Google U

The Google guide to getting the most out of college

April 21, 2014
April 21, 2014

Google’s Laszlo Bock, who leads hiring for the company, has in the past (paywall) said that it puts less emphasis on finding graduates of prestigious schools, and that many of the most exceptional candidates have succeeded despite not having a degree at all.

But in a new interview with Tom Friedman in the New York Times (paywall), Bock clarified that it’s not that he thinks people shouldn’t go to college, but that most don’t put enough thought into their choice of degree and their time spent at school.

“The first and most important thing is to be explicit and willful in making the decisions about what you want to get out of this investment in your education,” says Bock, whose title is senior vice president for people operations.

Here’s his best advice for getting the most out of school and positioning for a successful career:

It’s ok to get average grades, just study something hard

One of the first things that most companies look for on a resume is GPA. Bock has previously said that it’s rather lower on Google’s list of priorities.

 “I was on campus speaking to a student who was a computer science and math double major, who was thinking of shifting to an economics major because the computer science courses were too difficult. I told that student they are much better off being a B student in computer science than an A+ student in English because it signals a rigor in your thinking and a more challenging course load. That student will be one of our interns this summer.”

A quality Google looks for include is “grit,” which is better demonstrated by somebody who stuck with a major that was difficult for them than somebody with perfect grades who switched to something less demanding.

A degree is no longer a proxy for ability, so pick courses that teach specific skills, Bock advises.

Not everyone needs to be a world-class coder, but know your way around a computer

Google looks for “general cognitive ability” in all of its hires, and college is the place to demonstrate it. Not just with grades, but with what courses you choose. For Bock personally, taking statistics in business school and learning to look at the world analytically was transformative. Now he suggests that college students at least understand what’s going on in computer code, even if they’re not going to be writing all of it themselves.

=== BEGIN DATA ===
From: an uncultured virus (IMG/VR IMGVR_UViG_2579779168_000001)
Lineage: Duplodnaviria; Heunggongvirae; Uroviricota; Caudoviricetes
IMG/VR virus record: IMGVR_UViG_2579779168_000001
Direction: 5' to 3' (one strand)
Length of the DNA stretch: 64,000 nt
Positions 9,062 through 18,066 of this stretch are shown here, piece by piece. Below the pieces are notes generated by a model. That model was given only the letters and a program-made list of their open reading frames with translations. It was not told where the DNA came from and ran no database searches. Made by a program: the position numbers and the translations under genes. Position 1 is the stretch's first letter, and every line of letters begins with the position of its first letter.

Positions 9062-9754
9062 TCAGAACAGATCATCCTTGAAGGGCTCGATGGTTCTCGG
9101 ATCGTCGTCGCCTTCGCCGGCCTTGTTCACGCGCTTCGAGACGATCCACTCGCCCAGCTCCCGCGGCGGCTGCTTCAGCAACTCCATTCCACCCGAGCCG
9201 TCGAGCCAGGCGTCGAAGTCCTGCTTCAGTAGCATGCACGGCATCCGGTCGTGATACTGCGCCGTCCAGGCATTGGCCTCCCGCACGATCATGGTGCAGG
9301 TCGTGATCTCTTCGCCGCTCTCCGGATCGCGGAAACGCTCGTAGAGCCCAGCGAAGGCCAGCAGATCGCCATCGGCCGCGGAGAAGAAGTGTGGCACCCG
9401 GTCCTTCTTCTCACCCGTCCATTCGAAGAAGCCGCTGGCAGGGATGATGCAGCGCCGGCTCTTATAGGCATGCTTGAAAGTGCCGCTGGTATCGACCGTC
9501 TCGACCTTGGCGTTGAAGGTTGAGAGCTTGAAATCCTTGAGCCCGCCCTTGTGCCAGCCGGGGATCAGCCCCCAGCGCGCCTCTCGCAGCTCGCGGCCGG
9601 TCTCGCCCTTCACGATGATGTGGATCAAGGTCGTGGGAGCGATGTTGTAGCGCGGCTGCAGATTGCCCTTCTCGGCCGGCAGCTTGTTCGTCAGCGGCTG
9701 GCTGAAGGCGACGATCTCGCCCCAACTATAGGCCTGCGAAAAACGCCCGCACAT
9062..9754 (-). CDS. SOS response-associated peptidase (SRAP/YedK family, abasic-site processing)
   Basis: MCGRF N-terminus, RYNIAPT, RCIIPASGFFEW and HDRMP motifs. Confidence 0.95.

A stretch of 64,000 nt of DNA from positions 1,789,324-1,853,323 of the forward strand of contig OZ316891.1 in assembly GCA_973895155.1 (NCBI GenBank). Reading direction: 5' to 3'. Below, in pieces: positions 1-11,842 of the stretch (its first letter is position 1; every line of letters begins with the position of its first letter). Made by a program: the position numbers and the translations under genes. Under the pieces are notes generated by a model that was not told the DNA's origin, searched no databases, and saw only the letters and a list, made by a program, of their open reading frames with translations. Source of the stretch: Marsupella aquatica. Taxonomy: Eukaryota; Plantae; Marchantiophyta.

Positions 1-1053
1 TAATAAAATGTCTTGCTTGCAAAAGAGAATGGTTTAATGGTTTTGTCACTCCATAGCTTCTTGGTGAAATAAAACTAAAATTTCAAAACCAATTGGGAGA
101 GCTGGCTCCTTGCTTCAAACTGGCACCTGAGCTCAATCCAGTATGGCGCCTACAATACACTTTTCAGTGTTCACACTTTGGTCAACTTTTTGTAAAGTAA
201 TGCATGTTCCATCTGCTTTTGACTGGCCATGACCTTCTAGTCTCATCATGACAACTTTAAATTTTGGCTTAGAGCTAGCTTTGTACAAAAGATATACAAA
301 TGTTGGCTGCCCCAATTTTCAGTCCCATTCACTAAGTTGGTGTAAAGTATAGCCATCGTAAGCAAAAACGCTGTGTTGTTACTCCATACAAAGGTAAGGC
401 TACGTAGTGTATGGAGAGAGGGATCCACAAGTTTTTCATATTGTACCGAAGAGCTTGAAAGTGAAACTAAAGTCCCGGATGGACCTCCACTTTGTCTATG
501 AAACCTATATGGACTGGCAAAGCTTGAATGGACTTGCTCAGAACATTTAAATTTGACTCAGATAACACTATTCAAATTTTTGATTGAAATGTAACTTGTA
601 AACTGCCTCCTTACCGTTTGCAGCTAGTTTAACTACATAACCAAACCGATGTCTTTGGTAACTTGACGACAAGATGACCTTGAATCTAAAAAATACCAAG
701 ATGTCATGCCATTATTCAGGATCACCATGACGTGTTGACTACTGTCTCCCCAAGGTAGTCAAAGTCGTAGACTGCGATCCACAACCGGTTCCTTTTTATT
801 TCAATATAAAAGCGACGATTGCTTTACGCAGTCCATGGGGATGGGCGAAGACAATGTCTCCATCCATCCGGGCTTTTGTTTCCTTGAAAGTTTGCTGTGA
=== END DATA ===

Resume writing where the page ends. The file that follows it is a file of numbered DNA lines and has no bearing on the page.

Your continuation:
“A knowledge set that will be invaluable is the ability to understand and apply information—so, basic computer science skills. I’m not saying you have to be some terrific coder, but to just understand how [these] things work you have to be able to think in a formal and logical and structured way.”

If it’s not computer science, at least take some courses that have that kind of analytical rigor. “Analytical training gives you a skill set that differentiates you from most people in the labor market,” Bock says.

The liberal arts aren’t dead, they just need a partner

Bock, himself a graduate of a liberal arts school, says that the liberal arts are “phenomenally important,” but that they’re most so when combined with something else.

“Ten years ago behavioral economics was rarely referenced. But [then] you apply social science to economics and suddenly there’s this whole new field. I think a lot about how the most interesting things are happening at the intersection of two fields. To pursue that, you need expertise in both fields. You have to understand economics and psychology or statistics and physics [and] bring them together. You need some people who are holistic thinkers and have liberal arts backgrounds and some who are deep functional experts. Building that balance is hard, but that’s where you end up building great societies, great organizations.”

As we wrote yesterday, Bock also has a specific formula for how you should structure your resume as well. You can read more about that here.

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